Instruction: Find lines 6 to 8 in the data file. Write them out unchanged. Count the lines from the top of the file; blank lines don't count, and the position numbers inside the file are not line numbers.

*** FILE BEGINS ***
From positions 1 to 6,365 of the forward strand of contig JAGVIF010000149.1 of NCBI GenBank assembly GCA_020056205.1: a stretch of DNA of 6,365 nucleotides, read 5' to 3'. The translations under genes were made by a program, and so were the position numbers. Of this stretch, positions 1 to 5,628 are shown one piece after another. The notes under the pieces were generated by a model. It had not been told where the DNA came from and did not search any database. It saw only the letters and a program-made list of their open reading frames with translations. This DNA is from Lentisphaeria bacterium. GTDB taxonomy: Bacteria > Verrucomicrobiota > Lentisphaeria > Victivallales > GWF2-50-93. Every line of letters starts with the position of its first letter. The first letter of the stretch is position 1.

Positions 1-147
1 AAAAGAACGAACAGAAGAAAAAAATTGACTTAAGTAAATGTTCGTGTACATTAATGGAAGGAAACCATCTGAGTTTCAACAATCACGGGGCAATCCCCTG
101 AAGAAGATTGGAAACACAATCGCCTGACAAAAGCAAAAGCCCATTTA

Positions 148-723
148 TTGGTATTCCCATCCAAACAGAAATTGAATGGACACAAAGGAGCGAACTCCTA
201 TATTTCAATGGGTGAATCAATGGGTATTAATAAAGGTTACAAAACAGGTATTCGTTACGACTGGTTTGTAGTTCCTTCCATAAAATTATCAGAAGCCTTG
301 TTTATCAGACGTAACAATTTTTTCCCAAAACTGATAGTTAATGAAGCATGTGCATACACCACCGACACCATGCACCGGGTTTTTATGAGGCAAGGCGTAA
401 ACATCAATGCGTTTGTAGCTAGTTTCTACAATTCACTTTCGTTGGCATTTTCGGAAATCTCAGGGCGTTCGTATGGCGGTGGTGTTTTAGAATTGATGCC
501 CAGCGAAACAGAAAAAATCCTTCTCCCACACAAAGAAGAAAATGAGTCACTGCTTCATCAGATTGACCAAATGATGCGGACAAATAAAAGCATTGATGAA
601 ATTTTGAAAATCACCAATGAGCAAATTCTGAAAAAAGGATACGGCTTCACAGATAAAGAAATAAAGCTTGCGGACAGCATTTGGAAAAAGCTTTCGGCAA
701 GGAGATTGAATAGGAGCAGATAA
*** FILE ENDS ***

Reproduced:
148 TTGGTATTCCCATCCAAACAGAAATTGAATGGACACAAAGGAGCGAACTCCTA
201 TATTTCAATGGGTGAATCAATGGGTATTAATAAAGGTTACAAAACAGGTATTCGTTACGACTGGTTTGTAGTTCCTTCCATAAAATTATCAGAAGCCTTG
301 TTTATCAGACGTAACAATTTTTTCCCAAAACTGATAGTTAATGAAGCATGTGCATACACCACCGACACCATGCACCGGGTTTTTATGAGGCAAGGCGTAA